Currently, about half the members of the platform are former district level leaders of Jamaat-e-Islami, according to platform coordinator Monju
Newly formed political platform Jana Aakangkhar Bangladesh is already showing signs of becoming an updated version of the Bangladesh Jamaat-e-Islami, as members eye for a group of pro-reformist Jamaat leaders to join its ranks.
Claiming to be an entirely different party, members insist that all people—irrespective of their political background, identity or religious beliefs—are contacting them to join the platform.
Jamaat insiders say although demands for reforms in the party are ongoing, a five-member committee has been formed to resolve the situation. However, a number of its top leaders may quit the party if they are not convinced with the reforms.
Top pro-reformist Jamaat leaders are frustrated as the committee, formed nearly two months ago, is yet to make any progress, claimed Jana Aakangkhar Bangladesh members.
Jamaat Ameer Maqbul Ahmad is heading the committee, confirmed its Nayeb-e-Ameer Mia Ghulam Parwar.
Launched on April 27 this year, former president of the student wing of Jamaat-e-Islami, Islami Chhatra Shibir, Mojibur Rahman Monju, formed the party and is now serving as its spokesperson.
Jamaat-e-Islami, which lost its registration as a political party before the 11th general election, removed Monju as a member of its Dhaka metropolitan unit’s policymaking body, Majlis-e-Shura, on February 15 for his demands for reforms.
The party also suffered a major blow when its former assistant secretary general Barrister Abdur Razzaq quit on the same day. Razzaq had attributed his decision to the party’s failure in apologizing to the Bangladeshi people for its anti-independence role during the Liberation War.
A day after his resignation, Jamaat issued a nationwide emergency notice ordering its leaders and activists not to follow in the former assistant secretary general’s footsteps.
However, since February 15, at least six Jamaat leaders have stepped down, with Monju ousted from the party for seconding the demand in a Facebook post, hours after Razzak’s resignation.
In the wake of this situation, former Jamaat leaders—including those expelled for demanding reforms—announced forming the new platform Jana Aakangkhar Bangladesh (Bangladesh based on people's desire).
Currently, about half the members of the platform are former district level leaders of Jamaat-e-Islami, according to platform coordinator Monju.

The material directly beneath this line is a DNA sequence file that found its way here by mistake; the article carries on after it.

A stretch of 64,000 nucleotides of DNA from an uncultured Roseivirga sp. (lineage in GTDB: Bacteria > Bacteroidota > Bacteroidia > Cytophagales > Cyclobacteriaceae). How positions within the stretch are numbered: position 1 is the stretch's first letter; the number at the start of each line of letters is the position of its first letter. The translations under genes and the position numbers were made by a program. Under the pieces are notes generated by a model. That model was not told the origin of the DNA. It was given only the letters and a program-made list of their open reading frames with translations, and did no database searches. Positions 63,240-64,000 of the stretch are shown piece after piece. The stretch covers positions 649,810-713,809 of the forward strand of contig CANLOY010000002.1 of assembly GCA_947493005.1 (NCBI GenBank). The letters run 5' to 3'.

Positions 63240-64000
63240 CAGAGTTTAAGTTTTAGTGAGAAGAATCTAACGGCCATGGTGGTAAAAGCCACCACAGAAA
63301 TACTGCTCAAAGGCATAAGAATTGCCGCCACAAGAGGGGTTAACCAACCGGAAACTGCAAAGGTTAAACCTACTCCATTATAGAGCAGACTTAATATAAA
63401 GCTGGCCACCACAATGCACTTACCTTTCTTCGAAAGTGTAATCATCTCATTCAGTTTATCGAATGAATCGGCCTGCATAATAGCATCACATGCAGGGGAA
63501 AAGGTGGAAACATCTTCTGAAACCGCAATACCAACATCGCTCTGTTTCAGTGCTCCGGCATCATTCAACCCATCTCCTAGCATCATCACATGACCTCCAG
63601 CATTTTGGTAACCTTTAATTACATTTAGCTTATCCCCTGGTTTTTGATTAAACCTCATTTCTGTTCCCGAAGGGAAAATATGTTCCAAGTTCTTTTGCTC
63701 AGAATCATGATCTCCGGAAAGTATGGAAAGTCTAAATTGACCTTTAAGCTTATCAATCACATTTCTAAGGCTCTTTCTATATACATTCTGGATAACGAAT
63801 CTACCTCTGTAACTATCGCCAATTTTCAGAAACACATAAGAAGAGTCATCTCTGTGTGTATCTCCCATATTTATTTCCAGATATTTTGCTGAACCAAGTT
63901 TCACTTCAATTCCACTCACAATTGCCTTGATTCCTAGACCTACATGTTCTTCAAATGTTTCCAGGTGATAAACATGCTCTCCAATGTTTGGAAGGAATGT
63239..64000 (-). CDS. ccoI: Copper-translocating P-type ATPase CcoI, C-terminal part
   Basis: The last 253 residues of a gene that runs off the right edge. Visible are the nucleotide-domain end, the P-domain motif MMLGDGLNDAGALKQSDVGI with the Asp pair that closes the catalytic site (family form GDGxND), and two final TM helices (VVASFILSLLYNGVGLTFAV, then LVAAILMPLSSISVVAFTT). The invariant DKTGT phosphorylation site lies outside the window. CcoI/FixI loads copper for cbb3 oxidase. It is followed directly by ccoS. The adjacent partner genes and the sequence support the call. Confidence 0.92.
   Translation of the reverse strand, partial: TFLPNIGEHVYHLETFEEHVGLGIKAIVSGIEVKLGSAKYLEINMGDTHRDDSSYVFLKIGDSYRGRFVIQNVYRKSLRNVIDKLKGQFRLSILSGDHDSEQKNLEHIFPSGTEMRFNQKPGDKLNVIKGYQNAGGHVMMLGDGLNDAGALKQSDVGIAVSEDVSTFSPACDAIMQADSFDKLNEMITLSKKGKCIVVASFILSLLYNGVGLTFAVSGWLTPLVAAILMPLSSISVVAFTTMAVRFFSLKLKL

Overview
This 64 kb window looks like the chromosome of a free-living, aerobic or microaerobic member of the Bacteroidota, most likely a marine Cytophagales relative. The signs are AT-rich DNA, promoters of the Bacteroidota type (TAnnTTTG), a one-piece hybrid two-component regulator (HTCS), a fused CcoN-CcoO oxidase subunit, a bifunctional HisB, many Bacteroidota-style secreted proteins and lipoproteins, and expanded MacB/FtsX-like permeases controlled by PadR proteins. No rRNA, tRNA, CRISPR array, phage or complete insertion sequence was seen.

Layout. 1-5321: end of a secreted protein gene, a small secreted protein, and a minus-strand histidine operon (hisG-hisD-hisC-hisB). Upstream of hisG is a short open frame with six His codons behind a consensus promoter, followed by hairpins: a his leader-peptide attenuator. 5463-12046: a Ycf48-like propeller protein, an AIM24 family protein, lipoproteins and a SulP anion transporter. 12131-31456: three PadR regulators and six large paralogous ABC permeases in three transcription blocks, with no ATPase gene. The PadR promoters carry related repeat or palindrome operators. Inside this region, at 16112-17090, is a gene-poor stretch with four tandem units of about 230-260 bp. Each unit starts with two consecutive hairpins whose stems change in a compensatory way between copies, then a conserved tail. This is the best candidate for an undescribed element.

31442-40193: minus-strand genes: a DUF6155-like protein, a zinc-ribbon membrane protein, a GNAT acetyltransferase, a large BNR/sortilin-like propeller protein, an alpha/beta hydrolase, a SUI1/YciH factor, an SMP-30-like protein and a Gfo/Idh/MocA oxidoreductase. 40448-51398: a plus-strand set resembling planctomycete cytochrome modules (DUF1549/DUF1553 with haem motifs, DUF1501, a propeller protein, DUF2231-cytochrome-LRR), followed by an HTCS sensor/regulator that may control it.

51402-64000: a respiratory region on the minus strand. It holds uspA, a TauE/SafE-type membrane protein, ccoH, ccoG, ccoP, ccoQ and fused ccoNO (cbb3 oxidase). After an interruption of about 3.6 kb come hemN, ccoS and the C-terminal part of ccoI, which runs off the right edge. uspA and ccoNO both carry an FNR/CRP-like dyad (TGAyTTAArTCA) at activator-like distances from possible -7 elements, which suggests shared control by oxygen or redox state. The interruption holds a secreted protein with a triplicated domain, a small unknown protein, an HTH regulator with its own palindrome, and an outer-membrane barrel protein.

The platform is currently working on framing its constitution with a committee of 16 core members. After Eid, the committee members will finalize their manifesto, constitution, and the permanent name of the party.
Platform leaders are already contacting universities to form student wings across Bangladesh.
Wishing anonymity, a leader of the platform said: “Right now, we have a large number of student members from Dhaka University, including many former senior and mid-level leaders of different parties. They may join us shortly.”
A Jamaat off-shoot with a hint of BNP
Monju claimed: “It is a complete misconception that Jana Aakangkhar Bangladesh is an off-shoot of the Jamaat-e-Islami. Only two of our members, including me, were formerly involved with Jamaat's Dhaka metropolitan unit policymaking body—the Majlis-e-Shura.”
At least 30 former Jamaat leaders have already joined the party, while many pro-reformist BNP (Bangladesh Nationalist Party) leaders have also shown interest.
Among others, former BNP minister Nazimuddin Al-Azad, Jamaat’s lawyer at the war crimes tribunal Tajul Islam, former Jamaat leader Maj (retd) Dr Abdul Wahab Minar, and former central Majlis-e-Shura member Salahuddin, are in the core committee.
“We will shortly form district committees with one convener and six executive members per district,” said platform coordinator Monju.
He claimed that the party now has members in 40 districts while many leaders of Jamaat, Chhatra Shibir, and pro-Jamaat professionals are waiting to join the party.
Will Barrister Razzaq be a part of it?
Jana Aakangkhar Bangladesh is expecting Barrister Abdur Razzaq's support for their platform.
“Razzaq did not explicitly state his intention of joining us, but he will advise us,” said Monju.
When contacted via e-mail, Barrister Razzaq said: “I have no intention of joining any political party. However, I understand that the new platform is interested in working for the enforcement of fundamental human rights and the general welfare of the country. This is no doubt a good initiative which deserves support and I wish them well.”